General relativity tensors

  • Thread starter vidi
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  • #1
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This is a question on the nitty-gritty bits of general relativity.

Would anybody mind teaching me how to work these indices?

**Definitions**:

Throughout the following, repeated indices are to be summed over.

Hodge dual of a p-form [itex]X[/itex]:
[tex](*X)_{a_1...a_{n-p}}\equiv \frac{1}{p!}\epsilon_{a_1...a_{n-p}b_1...b_p}X^{b_1...b_p}[/tex]
Exterior derivative of p-form [itex]X[/itex]: [tex](dX)_{a_1...a_{p+1}}\equiv (p+1) \nabla_{[a_1}X_{a_2...a_{p+1}]}[/tex]

Given the relation
[tex]\epsilon^{a_1...a_p c_{p+1}...c_n}\epsilon_{b_1...b_pc_{p+1}...c_n}\equiv p!(n-p)! \delta^{a_1}_{[b_1}...\delta^{a_p}_{b_p]}\,\,\,\,\,\,\,\,\,(\dagger)[/tex]
where [itex]\epsilon_{a_1...a_n}[/itex] is an orientation of the manifold.

Why then is
[tex](*d*X)_{a_1...a_{p-1}}=(-1)^{p(n-p)}\nabla^b X_{a_1...a_{p-1}b}[/tex]?


Firstly, I believe [itex](*d*X)[/itex] means [itex]*(d(*X))[/itex]?
[tex](d*X)_{c_1...c_{n-p+1}}=\frac{n-p+1}{p!}\nabla_{[c_1}\epsilon_{c_2...c_{n-p+1}]b_1...b_p}X^{b_1...b_p}[/tex]
Then [tex]*(d*X)_{d_1...d_{p-1}}=\frac{n-p+1}{(n-p+1)!p!}\epsilon_{d_1...d_{p-1}c_1...c_{n-p+1}}\nabla^{[c_1}\epsilon^{c_2...c_{n-p+1}]b_1...b_p}X_{b_1...b_p}[/tex]
[tex]=\frac{1}{(n-p)!p!}\epsilon_{d_1...d_{p-1}c_1...c_{n-p+1}}\nabla^{[c_1}\epsilon^{c_2...c_{n-p+1}]b_1...b_p}X_{b_1...b_p}[/tex]

Now I know that I should apply [itex](\dagger)[/itex] but I don't know how to given the antisymmetrisation brackets. Would someone mind explaining it to me please? Thank you!
 
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Answers and Replies

  • #2
WannabeNewton
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Ok let's take it slow because you messed up in one of the steps. This is a bit messy (but not much). So we start off with ##d(*\alpha)_{c b_1...b_{n-p}} = (n - p + 1)\nabla_{[c}*\alpha_{b_1...b_{n-p}]}## hence ##*d(*\alpha)_{a_1...a_{p-1}} = \frac{n - p + 1}{(n-p + 1)!}\epsilon_{d_1...d_{n-p + 1}a_1...a_{p-1}}\nabla^{[d_1}*\alpha^{d_2...d_{n-p+1}]}##. Before proceeding, notice that ##\nabla^{[d_1}*\alpha^{d_2...d_{n-p+1}]} = \delta^{[d_1}_{e_1}...\delta^{d_{n-p +1}]}_{e_{{n-p+1}}}\nabla^{e_1}*\alpha^{e_2...e_{n-p+1}} =\\ \frac{1}{(p - 1)!(n - p +1)!}\epsilon^{f_1...f_{p-1}d_1...d_{n-p + 1}}\epsilon_{f_1...f_{p-1}e_{1}...e_{n-p+1}}\nabla^{e_1}*\alpha^{e_2...e_{n-p+1}}##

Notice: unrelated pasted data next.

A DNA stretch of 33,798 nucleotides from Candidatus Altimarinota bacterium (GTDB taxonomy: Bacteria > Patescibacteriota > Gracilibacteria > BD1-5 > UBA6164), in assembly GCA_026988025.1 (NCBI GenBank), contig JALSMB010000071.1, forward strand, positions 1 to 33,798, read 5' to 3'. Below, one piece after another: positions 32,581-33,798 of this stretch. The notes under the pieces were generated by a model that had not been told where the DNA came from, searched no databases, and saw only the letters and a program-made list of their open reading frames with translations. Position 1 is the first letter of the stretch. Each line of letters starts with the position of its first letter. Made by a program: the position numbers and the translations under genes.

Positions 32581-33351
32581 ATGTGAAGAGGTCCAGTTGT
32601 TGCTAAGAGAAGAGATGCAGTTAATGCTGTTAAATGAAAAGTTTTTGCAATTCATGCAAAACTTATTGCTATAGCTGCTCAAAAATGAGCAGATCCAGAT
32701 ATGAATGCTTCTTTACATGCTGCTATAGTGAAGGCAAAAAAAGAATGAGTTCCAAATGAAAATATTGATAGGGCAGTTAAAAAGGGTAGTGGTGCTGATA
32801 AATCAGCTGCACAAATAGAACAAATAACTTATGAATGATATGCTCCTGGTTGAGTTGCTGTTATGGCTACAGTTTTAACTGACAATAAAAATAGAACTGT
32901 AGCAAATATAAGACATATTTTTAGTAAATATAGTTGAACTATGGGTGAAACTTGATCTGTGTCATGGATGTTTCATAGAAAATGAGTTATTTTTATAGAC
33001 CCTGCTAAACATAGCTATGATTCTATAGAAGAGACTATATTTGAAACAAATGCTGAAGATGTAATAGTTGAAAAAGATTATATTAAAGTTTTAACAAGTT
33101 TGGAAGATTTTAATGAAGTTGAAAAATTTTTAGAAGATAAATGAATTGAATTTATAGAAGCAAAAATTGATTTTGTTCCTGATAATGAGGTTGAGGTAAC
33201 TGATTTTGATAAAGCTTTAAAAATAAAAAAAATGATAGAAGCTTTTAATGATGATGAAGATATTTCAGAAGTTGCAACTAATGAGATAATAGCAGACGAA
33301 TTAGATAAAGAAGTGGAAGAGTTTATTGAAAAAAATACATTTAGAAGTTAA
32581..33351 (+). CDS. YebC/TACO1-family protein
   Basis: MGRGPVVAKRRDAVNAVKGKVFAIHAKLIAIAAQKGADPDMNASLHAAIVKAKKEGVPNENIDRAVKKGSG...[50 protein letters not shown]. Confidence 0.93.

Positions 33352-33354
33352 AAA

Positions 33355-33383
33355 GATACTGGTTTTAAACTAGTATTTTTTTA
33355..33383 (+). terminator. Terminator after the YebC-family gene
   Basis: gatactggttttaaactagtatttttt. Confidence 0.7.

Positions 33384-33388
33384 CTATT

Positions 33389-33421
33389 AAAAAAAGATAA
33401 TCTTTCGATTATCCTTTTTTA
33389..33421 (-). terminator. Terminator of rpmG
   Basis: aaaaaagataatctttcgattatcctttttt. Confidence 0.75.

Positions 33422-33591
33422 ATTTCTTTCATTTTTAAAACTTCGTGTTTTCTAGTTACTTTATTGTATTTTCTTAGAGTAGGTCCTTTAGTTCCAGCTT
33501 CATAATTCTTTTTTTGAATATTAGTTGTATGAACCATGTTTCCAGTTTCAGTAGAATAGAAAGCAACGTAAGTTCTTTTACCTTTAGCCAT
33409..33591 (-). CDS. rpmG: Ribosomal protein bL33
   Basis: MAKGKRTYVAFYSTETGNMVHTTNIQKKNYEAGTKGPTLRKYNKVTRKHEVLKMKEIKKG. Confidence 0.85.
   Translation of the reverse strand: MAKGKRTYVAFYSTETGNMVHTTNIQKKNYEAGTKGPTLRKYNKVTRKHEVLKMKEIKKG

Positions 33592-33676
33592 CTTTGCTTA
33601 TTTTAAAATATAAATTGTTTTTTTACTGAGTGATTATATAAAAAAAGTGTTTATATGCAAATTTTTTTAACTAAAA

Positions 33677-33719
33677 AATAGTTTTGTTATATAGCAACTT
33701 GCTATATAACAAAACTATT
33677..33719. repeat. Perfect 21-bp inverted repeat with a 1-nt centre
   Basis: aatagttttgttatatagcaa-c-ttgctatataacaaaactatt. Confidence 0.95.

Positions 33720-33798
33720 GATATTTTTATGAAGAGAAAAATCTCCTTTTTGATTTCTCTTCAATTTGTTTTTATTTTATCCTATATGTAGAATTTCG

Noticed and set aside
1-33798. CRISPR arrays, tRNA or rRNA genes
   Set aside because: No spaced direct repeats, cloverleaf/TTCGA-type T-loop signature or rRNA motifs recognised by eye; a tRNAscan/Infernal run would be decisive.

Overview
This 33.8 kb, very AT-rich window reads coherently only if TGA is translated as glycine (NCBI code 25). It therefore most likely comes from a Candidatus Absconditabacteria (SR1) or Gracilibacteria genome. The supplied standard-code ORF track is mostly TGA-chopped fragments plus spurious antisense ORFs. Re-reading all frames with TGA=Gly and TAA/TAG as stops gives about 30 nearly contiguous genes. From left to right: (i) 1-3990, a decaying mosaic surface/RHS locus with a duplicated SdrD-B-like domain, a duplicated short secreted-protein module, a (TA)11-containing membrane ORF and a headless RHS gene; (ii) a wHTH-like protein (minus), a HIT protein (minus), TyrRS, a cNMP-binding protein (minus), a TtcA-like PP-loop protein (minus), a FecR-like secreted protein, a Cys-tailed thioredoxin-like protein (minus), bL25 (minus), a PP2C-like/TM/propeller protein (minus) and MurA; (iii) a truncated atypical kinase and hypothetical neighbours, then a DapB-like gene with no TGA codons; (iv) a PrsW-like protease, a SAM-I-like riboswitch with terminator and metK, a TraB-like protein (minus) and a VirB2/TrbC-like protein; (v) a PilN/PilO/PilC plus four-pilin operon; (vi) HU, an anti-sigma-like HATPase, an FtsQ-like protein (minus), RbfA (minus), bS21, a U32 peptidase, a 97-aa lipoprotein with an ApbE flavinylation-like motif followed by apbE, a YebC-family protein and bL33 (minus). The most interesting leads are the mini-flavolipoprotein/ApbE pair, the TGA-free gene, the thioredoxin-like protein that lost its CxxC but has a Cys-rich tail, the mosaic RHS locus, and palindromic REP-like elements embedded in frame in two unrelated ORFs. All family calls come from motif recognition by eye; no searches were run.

Now ##\epsilon^{f_1...f_{p-1}d_1...d_{n-p + 1}}\epsilon_{d_1...d_{n-p + 1}a_{1}...a_{p-1}} = (-1)^{(p-1)(n - p + 1)}(p - 1)!(n - p + 1)!\delta^{[f_1}_{a_1}...\delta^{f_{p-1}]}_{a_{p-1}}##
(the ##(-1)^{(p-1)(n - p + 1)}## comes from rearranging the indices on ##\epsilon^{f_1...f_{p-1}d_1...d_{n-p + 1}}## so that it takes the right form)
so ##*d(*\alpha)_{a_1...a_{p-1}} = \frac{(n - p + 1)(-1)^{(p -1)(n - p + 1)}}{(n - p +1)!}\epsilon_{a_1...a_{p-1}e_{1}...e_{n-p+1}}\nabla^{e_1}*\alpha^{e_2...e_{n-p+1}}##. Take it from there.
 
  • #3
WannabeNewton
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Just to be on the safe side, let me know if you need more help and/or if the above isn't clear enough (thankfully there is very little you have to do beyond what I posted above). Also, I didn't mention this before because it isn't really important but for a Lorentzian space-time manifold, the relation you gave involving the orientation of the space-time has an overall negative sign. Finally, keep in mind that ##\nabla_{b}\epsilon_{a_1...a_n} = 0##.
 
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  • #4
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I've been following this thread because I'm interested in the solution, but sadly the OP never came back. Can somebody give it anyway?
 
  • #5
WannabeNewton
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Sure, there's very little to do beyond what was in post #2 anyways. So we left off at ##*d(*\alpha)_{a_1...a_{p-1}} = \frac{(n - p + 1)(-1)^{(p -1)(n - p + 1)}}{(n - p +1)!}\epsilon_{a_1...a_{p-1}e_{1}...e_{n-p+1}}\nabla^{e_1}*\alpha^{e_2...e_{n-p+1}}##.

Now ##(-1)^{(p -1)(n - p + 1)}\epsilon_{a_1...a_{p-1}e_{1}...e_{n-p+1}}\nabla^{e_1}*\alpha^{e_2...e_{n-p+1}} \\ = \frac{(-1)^{p(n - p)}}{p!}\epsilon_{e_2...e_{n-p+1}a_1...a_{p-1}e_{1}}\epsilon^{e_2...e_{n-p + 1}d_1...d_p }\nabla^{e_1}\alpha_{d_1...d_p} \\ =(-1)^{p(n - p)}(n - p)! \nabla^{e_1}\alpha_{[a_1...a_{p-1}e_1]} ##

hence ##*d(*\alpha)_{a_1...a_{p-1}} = \frac{(-1)^{p(n - p)}(n - p + 1)(n - p)!}{(n - p + 1)!} \nabla^{e_1}\alpha_{[a_1...a_{p-1}e_1]} = (-1)^{p(n - p)}\nabla^{e_1}\alpha_{a_1...a_{p-1}e_1} ##
where ##\alpha_{[a_1...a_{p-1}e_1]} = \alpha_{a_1...a_{p-1}e_1}## by definition of a differential form. Thus we have the desired result.
 

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